INFORMATION AS A TARGET: THE PROBLEM OF EXPLOITATION AND CHALLENGES TO CONSEQUENCE-BASED LEGAL THRESHOLDS
Exploitation: A Harmful--But Problematic--Act
While legal concerns related to the observance of key IHL rules and principles, such as proportionality, distinction, and precautionary measures, in an attack are important, they are dependent on the larger threshold IHL problems presented by the use of information as a weapon and target. As noted, hostile uses of information can give rise to challenging, fundamental questions regarding the applicability of IHL itself. No actions highlight these questions more clearly than those encompassed within the concept of information "exploitation." (179)
The threshold question of whether the IHL regime applies to particular events in cyberspace is greatly complicated, if not dominated, by the nature of information itself and the problems presented by its content. Unlike other types of "targets" that may be attacked, information may have an intrinsic value that can be stolen or replicated through cyber methodologies and techniques. For this reason, the unauthorized exploitation of information by both state and nonstate actors is currently the most common and highly damaging type of unfriendly cyber action around the world. (180)
It has long been obvious that criminals can profit from exploiting valuable information that they access in computer systems and networks and that these illegal cyber activities have been extraordinarily costly for individuals and businesses. (181) Yet early fears expressed by U.S. officials about protecting cyberspace from cyber attacks tended to focus on the disastrous physical consequences of hypothetical, catastrophic cyber actions, while the damage from hostile cyber actions to this point has instead proven to be informational. (182)
Notwithstanding the obvious damage caused by physical forces, informational damages may be highly significant. (183) There is no doubt that the exploitation of information--including military secrets and other classified information, intellectual property, financial records, and commercial data--in cyberspace is a growing and serious threat to both states and businesses. (184)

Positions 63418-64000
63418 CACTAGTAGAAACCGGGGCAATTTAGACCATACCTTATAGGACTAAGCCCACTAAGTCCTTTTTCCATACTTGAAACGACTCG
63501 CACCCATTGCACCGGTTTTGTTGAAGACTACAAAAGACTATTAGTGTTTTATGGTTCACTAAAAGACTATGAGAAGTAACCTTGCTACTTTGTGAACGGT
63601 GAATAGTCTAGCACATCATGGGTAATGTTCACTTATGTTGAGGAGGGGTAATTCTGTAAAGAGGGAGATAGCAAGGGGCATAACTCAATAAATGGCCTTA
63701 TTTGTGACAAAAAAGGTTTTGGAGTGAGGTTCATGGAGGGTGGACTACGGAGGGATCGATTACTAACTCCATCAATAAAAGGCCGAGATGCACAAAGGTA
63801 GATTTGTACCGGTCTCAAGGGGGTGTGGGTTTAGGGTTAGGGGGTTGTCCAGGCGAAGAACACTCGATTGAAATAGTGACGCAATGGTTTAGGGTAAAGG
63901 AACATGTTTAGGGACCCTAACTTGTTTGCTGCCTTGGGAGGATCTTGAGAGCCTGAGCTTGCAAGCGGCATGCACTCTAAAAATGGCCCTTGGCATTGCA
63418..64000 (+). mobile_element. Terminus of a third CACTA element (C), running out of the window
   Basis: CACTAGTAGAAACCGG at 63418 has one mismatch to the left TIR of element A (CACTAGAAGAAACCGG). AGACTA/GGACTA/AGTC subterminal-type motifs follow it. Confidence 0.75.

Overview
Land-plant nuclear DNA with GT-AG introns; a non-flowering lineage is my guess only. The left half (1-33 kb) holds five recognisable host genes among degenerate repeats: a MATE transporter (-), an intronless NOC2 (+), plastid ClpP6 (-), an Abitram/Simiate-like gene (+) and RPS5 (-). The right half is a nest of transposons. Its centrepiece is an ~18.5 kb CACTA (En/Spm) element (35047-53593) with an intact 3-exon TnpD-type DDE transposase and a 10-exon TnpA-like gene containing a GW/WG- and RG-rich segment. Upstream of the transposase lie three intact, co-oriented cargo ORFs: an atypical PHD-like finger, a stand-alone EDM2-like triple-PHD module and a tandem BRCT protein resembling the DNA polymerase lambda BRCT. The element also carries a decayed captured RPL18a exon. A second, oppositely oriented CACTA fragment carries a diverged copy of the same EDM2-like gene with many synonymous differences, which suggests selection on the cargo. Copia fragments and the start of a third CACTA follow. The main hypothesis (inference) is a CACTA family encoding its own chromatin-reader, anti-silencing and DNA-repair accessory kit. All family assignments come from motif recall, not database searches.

While state-sponsored efforts to access, steal, copy, or otherwise exploit critical information in an adversary state's computer systems and networks may constitute a new and important chapter in the long history of espionage, such acts are unlikely to violate any obligations under international law. (185) Furthermore, under the IHL framework itself, "information-gathering activities" have long been explicitly recognized as legitimate actions by military forces. (186)
Information can, however, be exploited in ways that cause great damage to states, even if such exploitation or cyber espionage does not amount to "war." (187) The acquisition and misuse of a state's most highly classified information regarding its deployed forces, military facilities, planned military operations, strategic policies, weapons capabilities, personnel records, intelligence activities, and key defensive vulnerabilities can all result in disastrous tactical and strategic consequences for that state, including events that may involve great loss of life and destruction of property.
Devastating consequences alone, however, cannot serve as the basis for imposition of the IHL framework on such acts. The nature of the act itself--the exploitation of information--is not the type of conduct that was intended to be subject to IHL restrictions, regardless of its highly damaging effects.
The exploitation of information thus serves to illustrate how analogies drawn between harmful cyber techniques and conventional weapon systems may be misplaced, particularly to the extent that they focus primarily on their harmful consequences. For purposes of the IHL regime, damaging acts of information exploitation--which are often described as some form of cyber espionage--are legal phantoms: examples of varied, sometimes highly damaging, extralegal actions in cyberspace.
Cyber espionage and other forms of data exploitation are routinely addressed by states as criminal matters. (188) They further bear little resemblance to conventional methods and means of warfare, although they may have highly damaging consequences. This paradox appropriately focuses attention on the legal thresholds that must be met in order to apply the IHL framework to hostile cyber acts. As noted, writers who emphasize the importance of consequences generally view cyber acts of disruption and denial as inappropriate candidates for the IHL framework because of their limited or temporary effects. The highly damaging consequences of acts of cyber exploitation, however, necessarily focus attention on the legal significance of the underlying acts.
Information Exploitation, Legal Thresholds, and Consequentialist Approaches to the Jus ad Bellum